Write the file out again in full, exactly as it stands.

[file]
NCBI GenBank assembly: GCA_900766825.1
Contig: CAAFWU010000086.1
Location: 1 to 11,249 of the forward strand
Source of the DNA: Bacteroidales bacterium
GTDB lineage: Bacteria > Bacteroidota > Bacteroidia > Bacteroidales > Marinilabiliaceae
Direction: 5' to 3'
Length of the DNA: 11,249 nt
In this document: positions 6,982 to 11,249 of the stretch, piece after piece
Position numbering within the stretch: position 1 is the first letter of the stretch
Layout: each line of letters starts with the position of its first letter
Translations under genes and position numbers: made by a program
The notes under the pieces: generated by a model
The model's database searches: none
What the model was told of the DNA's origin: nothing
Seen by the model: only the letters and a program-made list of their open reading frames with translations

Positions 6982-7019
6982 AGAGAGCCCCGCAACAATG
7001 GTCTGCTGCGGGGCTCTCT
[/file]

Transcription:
NCBI GenBank assembly: GCA_900766825.1
Contig: CAAFWU010000086.1
Location: 1 to 11,249 of the forward strand
Source of the DNA: Bacteroidales bacterium
GTDB lineage: Bacteria > Bacteroidota > Bacteroidia > Bacteroidales > Marinilabiliaceae
Direction: 5' to 3'
Length of the DNA: 11,249 nt
In this document: positions 6,982 to 11,249 of the stretch, piece after piece
Position numbering within the stretch: position 1 is the first letter of the stretch
Layout: each line of letters starts with the position of its first letter
Translations under genes and position numbers: made by a program
The notes under the pieces: generated by a model
The model's database searches: none
What the model was told of the DNA's origin: nothing
Seen by the model: only the letters and a program-made list of their open reading frames with translations

Positions 6982-7019
6982 AGAGAGCCCCGCAACAATG
7001 GTCTGCTGCGGGGCTCTCT